Emerald Conference Highlights Desire for Better Scientific Data

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The eighth-annual Emerald Conference, an interdisciplinary cannabis science event, was an intellectual celebration of the cannabis plant for the inquisitive, data-hungry minds of the industry. Hosted over three days on the tranquil shores of Coronado in San Diego, this year’s Emerald Conference played host to hundreds of attendees, more than fifteen speakers, and approximately fifty exhibitors and sponsors with booths and technical poster presentations. Overall, the industry event succeeded in sparking meaningful conversations about the significant role data and science are playing in the evolution of the industry.

“The Emerald Conference is important because it provides a platform for scientific communication and collaboration,” said David Dawson, Ph.D., chief scientific officer at Via Innovation. “Open scientific dialogue is important for all fields, but especially an emerging field such as cannabis science. To overcome the black market paranoia and misinformation that has run rampant in this field until recent decades, scientists need to come together and share their findings with their peers in the scientific community.”


For first-time attendee Corrie N. Purser, who holds a bachelor’s degree in chemistry and a master’s in biochemistry, the conference represented the perfect opportunity to gather with like-minded leading scientists in the analytical testing field while representing her employer, GERSTEL, a provider of sample extraction solutions and automated sample preparation for gas chromatography/mass spectrometry (GC-MS) and liquid chromatography/mass spectrometry.

“Incorporating olfactory detection unlocks a whole new world of sensory analysis of cannabis products, allowing the sensing of compounds by the human nose as they elute from the column of a GC-MS,” Purser said. “It will be exciting to see how a versatility of analytical testing techniques will change the landscape of the science being performed within this industry. I can see automation, thermal desorption, and olfactory detection all playing a major role in addressing challenges in the analytical field of cannabis testing.”

While the future of the industry was at the heart of the event’s discussions, some sessions were able to highlight the excellent work being accomplished despite the restrictions and limited resources available to today’s researchers.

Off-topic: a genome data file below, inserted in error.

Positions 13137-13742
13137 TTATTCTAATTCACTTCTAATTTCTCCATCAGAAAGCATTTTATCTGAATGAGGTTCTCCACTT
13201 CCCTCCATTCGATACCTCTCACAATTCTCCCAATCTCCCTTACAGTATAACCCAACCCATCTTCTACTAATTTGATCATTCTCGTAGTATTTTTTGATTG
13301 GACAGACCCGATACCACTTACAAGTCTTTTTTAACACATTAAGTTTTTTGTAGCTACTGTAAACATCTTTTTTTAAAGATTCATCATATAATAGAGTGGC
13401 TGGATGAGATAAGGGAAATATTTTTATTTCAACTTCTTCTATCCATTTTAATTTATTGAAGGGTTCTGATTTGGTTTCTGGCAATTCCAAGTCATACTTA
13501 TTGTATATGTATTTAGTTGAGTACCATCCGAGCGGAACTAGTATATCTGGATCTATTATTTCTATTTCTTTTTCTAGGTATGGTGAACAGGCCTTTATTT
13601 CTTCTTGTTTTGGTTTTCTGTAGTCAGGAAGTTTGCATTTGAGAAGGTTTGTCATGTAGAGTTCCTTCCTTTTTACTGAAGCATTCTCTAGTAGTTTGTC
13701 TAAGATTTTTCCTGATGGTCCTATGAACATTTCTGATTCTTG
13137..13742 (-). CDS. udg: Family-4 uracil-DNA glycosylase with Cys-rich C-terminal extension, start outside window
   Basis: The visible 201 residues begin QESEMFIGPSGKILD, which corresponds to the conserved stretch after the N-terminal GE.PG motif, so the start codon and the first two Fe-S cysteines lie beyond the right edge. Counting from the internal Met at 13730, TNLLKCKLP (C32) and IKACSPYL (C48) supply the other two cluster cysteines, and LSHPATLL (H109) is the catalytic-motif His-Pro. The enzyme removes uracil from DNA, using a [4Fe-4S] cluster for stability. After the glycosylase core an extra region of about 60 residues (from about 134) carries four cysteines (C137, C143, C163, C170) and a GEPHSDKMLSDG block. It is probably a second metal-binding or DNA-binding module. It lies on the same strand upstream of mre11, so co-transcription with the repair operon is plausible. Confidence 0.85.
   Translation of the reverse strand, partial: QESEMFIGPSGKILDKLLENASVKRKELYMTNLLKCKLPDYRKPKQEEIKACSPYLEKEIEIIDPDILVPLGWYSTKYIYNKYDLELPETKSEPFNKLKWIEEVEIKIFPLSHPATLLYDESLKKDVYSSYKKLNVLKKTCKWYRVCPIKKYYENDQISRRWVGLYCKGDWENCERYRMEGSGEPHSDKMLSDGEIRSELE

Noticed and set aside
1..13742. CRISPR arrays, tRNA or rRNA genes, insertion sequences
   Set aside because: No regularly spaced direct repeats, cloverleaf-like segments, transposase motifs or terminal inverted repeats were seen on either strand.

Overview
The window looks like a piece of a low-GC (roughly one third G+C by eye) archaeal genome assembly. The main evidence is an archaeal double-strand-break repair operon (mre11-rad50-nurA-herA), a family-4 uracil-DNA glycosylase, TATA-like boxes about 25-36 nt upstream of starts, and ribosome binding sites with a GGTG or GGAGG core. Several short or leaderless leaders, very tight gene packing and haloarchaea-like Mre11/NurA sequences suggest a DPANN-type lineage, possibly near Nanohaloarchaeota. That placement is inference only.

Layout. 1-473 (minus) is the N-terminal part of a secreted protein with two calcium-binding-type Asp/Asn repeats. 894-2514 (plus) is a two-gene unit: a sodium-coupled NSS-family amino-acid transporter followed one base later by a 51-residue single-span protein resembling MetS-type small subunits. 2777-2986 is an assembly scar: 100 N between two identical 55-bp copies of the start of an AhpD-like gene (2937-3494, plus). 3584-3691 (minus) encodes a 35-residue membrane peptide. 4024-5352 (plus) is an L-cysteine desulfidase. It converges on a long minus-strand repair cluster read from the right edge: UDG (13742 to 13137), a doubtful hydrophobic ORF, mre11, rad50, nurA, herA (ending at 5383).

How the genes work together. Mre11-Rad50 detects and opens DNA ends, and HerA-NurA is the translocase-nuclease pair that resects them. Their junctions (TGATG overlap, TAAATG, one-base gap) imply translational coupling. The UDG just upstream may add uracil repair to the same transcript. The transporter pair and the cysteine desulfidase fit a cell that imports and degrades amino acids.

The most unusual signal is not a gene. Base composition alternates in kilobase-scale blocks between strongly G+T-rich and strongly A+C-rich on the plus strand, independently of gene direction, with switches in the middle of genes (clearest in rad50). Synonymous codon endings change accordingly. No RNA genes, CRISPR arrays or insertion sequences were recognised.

We’ve already made great strides

After Biden signed the Medical Marijuana and Cannabidiol Research Expansion Act into law, the industry feels poised to make meaningful advances in cannabis research that could improve the lives of millions of patients across the country and open new opportunities for plant-touching businesses willing to participate in research and development.

While many of the speakers highlighted the need for federal assistance to deschedule cannabis and remove other roadblocks to meaningful research, the Friday morning presentation by Bonni Goldstein, M.D., on cannabis use in autism spectrum disorders demonstrated the immense success many patients already are experiencing with cannabis as medicine, along with the data to back it up. Goldstein has been a licensed physician for more than thirty years. She’s a published author and active researcher who has treated more than 2,000 pediatric patients since shifting her professional focus to cannabis medicine about fifteen years ago.

According to Goldstein, autism affects one in forty-four children. Those children currently have access to only two FDA-approved “antipsychotic drugs” designed to treat irritability without addressing the root cause, which she and other researchers believe to be an imbalance of the endocannabinoid system. Objective evidence of an imbalance can be seen in multiple studies, one of which shows non-autism children exhibit 100-percent gene expression of different components of the endocannabinoid system, while the autistic group shows an imbalance of the same components like CB-1 and CB-2 receptor genes that can be modulated with cannabis in an effort to achieve homeostasis.

Source: 22Springer Science+Business Media New York

A more recent Stanford University study found plasma anandamide concentrates are lower in children with autism spectrum disorder (ASD), indicating children with lower anandamide concentrations were more likely to experience ASD, according to the researchers.

“These findings are the first empirical human data to translate preclinical rodent findings to confirm a link between plasma anandamide concentrations in children with ASD,” the researchers wrote. “Although preliminary, these data suggest that impaired anandamide signaling may be involved in the pathophysiology of ASD.”

While measuring plasma anandamide concentrates is difficult, the results could be used as a biomarker for early diagnosis. According to Goldstein, when researchers in the study were presented with the anandamide levels of the control and test groups without any other information, they were able to identify which subjects had been diagnosed with ASD.